Republicans object to proposed college doctoral program in sexuality
BY Advocate.com Editors
October 24 2002 11:00 PM ET
Thirty Republican members of Congress have written a letter to Health and Human Services secretary Tommy Thompson urging him to reject a $200,000 grant application from the University of Wisconsin, Madison, to create a doctoral program in human sexuality research, Madison's Wisconsin State Journal reports. The program would allow students to specialize in a particular area of sexuality, such as HIV and sexually transmitted disease prevention. The right-wing lawmakers object to the program because it would not include segments on abstinence. They called the grant request "biased" because they believe any educational courses on sexuality, even at the doctorate level, must include a focus on abstinence as a means to prevent HIV, STDs, and unwanted pregnancies.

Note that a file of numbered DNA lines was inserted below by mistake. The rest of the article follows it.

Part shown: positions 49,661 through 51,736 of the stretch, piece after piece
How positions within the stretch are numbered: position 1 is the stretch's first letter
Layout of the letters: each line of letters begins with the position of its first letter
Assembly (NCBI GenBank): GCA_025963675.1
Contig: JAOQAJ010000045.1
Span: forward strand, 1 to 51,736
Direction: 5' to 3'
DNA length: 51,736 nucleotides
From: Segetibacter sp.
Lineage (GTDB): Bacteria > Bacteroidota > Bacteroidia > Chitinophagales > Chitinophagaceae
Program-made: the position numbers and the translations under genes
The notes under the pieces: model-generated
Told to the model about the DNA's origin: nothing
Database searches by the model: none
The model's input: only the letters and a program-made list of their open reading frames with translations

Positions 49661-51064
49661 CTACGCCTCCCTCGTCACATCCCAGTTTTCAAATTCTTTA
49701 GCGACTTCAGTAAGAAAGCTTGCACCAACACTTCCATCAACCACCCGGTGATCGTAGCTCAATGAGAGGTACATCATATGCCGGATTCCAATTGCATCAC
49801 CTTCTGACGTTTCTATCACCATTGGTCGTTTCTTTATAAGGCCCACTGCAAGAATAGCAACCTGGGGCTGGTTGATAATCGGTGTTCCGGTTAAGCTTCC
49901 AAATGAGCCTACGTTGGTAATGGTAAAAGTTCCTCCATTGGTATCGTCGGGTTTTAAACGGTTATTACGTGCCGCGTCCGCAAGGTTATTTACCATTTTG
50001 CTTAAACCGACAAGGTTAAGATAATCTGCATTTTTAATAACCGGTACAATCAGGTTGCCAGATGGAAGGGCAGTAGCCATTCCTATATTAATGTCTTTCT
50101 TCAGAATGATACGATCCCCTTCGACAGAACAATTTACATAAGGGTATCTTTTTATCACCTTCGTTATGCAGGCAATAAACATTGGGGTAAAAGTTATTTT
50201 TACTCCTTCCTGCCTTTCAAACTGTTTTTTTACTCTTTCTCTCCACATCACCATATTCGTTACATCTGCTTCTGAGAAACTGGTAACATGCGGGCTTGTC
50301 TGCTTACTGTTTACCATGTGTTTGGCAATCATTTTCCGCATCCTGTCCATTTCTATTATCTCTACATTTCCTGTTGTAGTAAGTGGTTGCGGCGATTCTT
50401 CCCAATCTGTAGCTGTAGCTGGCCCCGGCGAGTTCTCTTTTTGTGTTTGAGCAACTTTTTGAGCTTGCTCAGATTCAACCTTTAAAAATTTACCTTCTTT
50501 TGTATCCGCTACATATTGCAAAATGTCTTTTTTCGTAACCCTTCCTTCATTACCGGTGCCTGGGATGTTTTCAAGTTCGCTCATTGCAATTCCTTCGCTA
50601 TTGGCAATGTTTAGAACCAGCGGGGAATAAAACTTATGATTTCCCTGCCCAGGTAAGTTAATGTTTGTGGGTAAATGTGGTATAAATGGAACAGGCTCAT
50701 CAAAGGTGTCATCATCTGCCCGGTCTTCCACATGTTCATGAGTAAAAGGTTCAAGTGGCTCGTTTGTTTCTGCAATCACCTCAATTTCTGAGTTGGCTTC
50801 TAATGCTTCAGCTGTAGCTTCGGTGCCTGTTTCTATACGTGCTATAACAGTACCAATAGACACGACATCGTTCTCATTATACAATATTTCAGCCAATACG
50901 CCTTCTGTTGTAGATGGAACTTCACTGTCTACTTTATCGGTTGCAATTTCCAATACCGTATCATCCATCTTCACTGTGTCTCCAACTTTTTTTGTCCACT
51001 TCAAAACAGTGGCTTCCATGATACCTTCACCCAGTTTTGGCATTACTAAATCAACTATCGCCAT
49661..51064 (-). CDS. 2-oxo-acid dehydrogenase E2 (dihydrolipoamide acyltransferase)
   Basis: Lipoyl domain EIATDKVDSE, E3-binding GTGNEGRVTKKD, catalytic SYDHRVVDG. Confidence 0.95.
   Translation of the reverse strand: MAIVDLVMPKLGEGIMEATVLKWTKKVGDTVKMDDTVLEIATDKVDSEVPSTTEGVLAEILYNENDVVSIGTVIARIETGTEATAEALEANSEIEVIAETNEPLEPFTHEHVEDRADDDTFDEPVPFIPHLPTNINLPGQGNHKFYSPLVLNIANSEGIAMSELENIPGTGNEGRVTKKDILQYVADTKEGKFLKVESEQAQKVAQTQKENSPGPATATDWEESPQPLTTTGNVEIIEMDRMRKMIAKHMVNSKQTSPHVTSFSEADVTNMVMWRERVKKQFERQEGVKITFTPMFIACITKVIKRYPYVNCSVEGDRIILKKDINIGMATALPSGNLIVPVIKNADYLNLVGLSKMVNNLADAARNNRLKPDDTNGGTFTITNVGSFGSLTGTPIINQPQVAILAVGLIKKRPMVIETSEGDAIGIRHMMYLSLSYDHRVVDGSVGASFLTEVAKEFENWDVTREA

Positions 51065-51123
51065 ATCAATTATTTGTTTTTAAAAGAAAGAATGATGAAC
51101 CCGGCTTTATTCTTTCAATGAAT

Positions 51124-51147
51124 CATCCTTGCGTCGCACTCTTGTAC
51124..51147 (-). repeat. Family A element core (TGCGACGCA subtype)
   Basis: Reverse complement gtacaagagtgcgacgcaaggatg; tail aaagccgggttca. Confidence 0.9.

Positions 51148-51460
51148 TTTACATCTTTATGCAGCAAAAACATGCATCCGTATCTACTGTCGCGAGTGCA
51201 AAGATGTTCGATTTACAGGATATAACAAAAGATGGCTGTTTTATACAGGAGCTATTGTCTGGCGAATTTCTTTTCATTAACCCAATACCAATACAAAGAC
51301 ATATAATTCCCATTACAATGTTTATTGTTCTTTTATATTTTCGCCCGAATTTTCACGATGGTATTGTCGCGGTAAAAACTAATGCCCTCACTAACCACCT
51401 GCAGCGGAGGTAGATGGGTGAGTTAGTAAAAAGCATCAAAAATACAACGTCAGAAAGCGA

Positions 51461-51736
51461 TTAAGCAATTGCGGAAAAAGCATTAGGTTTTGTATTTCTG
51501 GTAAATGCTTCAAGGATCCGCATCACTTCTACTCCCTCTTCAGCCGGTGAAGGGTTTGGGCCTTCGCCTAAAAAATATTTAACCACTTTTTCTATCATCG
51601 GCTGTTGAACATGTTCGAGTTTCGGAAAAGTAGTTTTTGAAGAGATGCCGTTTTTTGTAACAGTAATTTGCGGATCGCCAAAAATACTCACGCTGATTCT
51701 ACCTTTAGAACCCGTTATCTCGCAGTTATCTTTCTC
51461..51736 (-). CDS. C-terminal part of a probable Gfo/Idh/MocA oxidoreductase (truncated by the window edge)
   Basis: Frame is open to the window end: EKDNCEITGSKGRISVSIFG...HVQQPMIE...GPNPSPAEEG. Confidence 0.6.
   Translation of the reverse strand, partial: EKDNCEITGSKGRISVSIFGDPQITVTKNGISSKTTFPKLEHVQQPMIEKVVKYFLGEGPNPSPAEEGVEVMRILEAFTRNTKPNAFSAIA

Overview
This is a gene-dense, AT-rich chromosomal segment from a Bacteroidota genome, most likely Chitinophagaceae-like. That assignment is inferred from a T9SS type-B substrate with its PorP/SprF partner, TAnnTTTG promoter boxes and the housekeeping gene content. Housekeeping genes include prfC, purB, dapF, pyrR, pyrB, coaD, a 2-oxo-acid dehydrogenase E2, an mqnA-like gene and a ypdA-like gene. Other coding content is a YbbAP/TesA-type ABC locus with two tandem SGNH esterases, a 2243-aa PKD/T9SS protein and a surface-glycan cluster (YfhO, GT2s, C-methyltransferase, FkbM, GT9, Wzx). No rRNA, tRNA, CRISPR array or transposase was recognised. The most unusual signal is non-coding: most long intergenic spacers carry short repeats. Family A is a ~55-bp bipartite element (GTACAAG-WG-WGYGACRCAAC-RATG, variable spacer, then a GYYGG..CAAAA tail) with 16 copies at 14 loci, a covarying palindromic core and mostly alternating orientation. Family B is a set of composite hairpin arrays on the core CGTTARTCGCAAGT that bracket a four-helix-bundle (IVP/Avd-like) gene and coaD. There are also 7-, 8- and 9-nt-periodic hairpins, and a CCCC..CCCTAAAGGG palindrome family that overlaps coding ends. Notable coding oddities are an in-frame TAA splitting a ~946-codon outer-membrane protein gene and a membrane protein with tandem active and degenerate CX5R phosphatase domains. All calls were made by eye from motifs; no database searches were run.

The lawmakers urge HHS to instead increase funding for research to "better understand the value of abstinence-only education in terms of prevention of sexually transmitted diseases, [unintended] pregnancies, and other negative health consequences that result from becoming sexually active at a young age." Among the lawmakers to sign the letter are representatives Dave Weldon (R-Fla.), Jim Ryun (R-Kan.), Steve Chabot (R-Ohio), Melissa Hart (R-Pa.), Chris Smith (R-N.J.), and Joe Pitts (R-Pa.).
- Mormon Church: Let's Make a Deal on LGBT Antidiscrimination Law
- A Best-Case, Worst-Case Look at the Supreme Court's Options
- Meet the Gay Bear Nerds Hoping to Bring Down Jeb Bush
- Amid Marriage Standoff, Alabama Lawmaker Threatens to Out Cheating Colleagues
- Op-ed: Male Gays and the Male Gaze
- Op-ed: Madonna, My Father, and a Life Outside a Tiny Island